Don’t simply announce your change ideas. Successfully implement them with Stories.

Adam works as a corporate communications head in a hospital and is just about to announce a new initiative to the entire hospital, the formation of a Pediatric Rapid Response Team.

So what is the Rapid Response Initiative?

In the usual hospital setting, escalating care for a deteriorating patient is mostly a hierarchal process with nurses informing the ward doctors who will review the patient, and then may get a more senior doctor to review, and finally, the patient being reviewed by the Intensive Care Team and being transferred to Intensive Care, if required. This all takes time, which when a child’s health is deteriorating, is crucial. The Rapid Response initiative is a process whereupon noticing the first signs of deterioration or concern, any hospital staff or particularly parents (who may not know what is wrong but do know that something is wrong with their child) are able to urgently inform a specialised team of doctors and nurses who will arrive at the ward and give immediate attention to the patient.

The desired outcome from Adam’s presentation is that everyone approves of the initiative and work towards making it successful. But would Adam get the support he is looking for if he was simply to announce the change? Probably not, because he is asking people to stop doing what they know and have always been doing, to start doing something new and risk control being taken away from them. There would be worries like:

“Why change something that seems to be working ok?”

“The Rapid Response team would take over my patient and we would lose control over the care of the patient.”

“Parents or relatives would have the ability to circumvent our authority. They may misuse the ability to call in another team.”

Here is what I would suggest that Adam do to successfully introduce the change.

STEP 1: Tell a Failure Story to get the audience’s attention

Adam’s need is to stimulate a desire for action but if he doesnt have the audience’s attention, his story is falling on deaf ears. To get attention, you need to tell a Failure Story. Rivet the audience with a story and kill that little voice in their heads that says – I have emails building up, I have to get to my next clinic, this is just more administrative nonsense and I need to get out of here.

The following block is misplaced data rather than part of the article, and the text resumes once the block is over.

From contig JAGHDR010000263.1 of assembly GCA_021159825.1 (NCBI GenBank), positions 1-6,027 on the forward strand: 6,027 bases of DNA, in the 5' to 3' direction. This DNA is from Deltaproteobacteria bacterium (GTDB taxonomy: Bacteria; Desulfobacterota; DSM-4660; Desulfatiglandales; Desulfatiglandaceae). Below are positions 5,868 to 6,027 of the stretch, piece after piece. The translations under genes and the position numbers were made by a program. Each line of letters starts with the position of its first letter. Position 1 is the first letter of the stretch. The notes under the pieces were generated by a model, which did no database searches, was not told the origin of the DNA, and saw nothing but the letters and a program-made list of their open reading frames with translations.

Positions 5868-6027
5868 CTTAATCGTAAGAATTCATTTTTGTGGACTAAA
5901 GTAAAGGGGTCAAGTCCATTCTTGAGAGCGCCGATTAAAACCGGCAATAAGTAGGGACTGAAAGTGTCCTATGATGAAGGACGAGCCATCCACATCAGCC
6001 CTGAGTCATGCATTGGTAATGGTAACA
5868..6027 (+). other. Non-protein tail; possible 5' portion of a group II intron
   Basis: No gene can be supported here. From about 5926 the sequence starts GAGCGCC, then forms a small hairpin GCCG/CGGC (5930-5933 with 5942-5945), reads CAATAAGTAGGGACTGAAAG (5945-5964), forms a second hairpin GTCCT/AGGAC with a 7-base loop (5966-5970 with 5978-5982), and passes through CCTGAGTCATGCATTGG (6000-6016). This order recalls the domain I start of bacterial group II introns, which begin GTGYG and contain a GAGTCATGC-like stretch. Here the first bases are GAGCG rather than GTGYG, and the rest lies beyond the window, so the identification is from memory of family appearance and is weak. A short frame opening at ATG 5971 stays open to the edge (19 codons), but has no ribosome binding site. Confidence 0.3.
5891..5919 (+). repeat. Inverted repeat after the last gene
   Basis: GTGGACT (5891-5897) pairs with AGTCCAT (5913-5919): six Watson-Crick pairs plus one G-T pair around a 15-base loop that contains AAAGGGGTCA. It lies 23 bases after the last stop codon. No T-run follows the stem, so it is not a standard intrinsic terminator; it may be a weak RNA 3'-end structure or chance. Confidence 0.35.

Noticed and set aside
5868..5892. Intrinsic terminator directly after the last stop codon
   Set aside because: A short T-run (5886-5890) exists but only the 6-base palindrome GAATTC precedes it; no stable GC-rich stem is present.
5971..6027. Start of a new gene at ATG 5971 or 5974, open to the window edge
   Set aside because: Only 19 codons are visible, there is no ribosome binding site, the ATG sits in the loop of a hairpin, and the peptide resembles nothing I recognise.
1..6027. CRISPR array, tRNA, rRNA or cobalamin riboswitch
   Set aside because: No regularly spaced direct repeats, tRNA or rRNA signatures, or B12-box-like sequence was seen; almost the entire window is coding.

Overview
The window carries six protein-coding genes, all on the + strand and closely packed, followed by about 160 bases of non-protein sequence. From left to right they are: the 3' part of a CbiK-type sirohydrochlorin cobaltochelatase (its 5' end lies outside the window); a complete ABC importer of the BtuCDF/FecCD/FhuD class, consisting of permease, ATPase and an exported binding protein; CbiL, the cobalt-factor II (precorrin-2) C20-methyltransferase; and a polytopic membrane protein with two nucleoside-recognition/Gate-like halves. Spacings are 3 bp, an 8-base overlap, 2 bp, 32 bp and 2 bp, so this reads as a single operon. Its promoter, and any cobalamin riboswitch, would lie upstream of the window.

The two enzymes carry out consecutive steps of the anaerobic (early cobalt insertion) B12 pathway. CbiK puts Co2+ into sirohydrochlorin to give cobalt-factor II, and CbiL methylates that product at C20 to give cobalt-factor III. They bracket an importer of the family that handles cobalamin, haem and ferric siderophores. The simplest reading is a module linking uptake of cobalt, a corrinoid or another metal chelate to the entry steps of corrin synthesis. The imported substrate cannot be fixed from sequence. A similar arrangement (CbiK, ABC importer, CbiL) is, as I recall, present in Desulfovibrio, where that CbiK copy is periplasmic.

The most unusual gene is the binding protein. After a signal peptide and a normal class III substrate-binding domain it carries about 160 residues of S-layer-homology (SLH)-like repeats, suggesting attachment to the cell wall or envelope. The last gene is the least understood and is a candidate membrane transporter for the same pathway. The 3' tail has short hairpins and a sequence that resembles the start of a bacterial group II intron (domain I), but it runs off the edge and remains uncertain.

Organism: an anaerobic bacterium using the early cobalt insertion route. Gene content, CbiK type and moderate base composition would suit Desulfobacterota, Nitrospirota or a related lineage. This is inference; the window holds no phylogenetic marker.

The Failure Story in John’s case would be the story on this video: On February 22, 2001, eighteen-month old Josie died from medical errors… Please watch the video here 

STEP 2: Tell a Success Story to catalyse change

This is the most crucial step of your presentation and the one that sparks the desire to change. Share a success story of an individual who benefited from Pediatric Rapid Response initiative.

The Success Story in this case could be: 16-month old Logan was admitted to the emergency department. Logan had breathing problems and the doctors had advised for him to stay in the hospital to monitor him. Overnight, Logan’s health started deteriorating. His heart rate and respiratory were very high. At 4am in the morning (a period where staffing is low, staff are tired and overworked and the risk of something going wrong increases), Logan’s mother Angela informed the nurse. Instead of the usual hierarchy of escalating the care, the Pediatric Rapid Response Team was called to stablise Logan. An immediate decision was made to take Logan to ICU. Logan was stablised and saved by immediate action on the initial signs. But imagine if we were to follow the same old protocol, would Logan have been ok?

What is most important here is that you are issuing an invitation to imagine but not concluding anything for your audience. It’s up to your audience to make the decision, but with the two stories, you have firstly captured their attention and then shown them the positive benefit of change.

STEP 3: Tell facts to reinforce with reasons

Motivating people to want to change is important, but not enough. The desire to change may wear off unless we are reinforcing and telling facts, which support our change idea.

In Adam’s case, facts could be that the North Carolina Children’s Hospital reported 2012 as a cardiac arrest-free year due to the Rapid Response Team’s efforts.

The three-step simple process to craft your next change presentation will not only inform but inspire the audience to embrace the change.

To discuss how we can work with you to implement stories for change management, please contact us, we would love to hear from you. More information on incorporating Storytelling into your health practice in our Narrative Medicine Programme.


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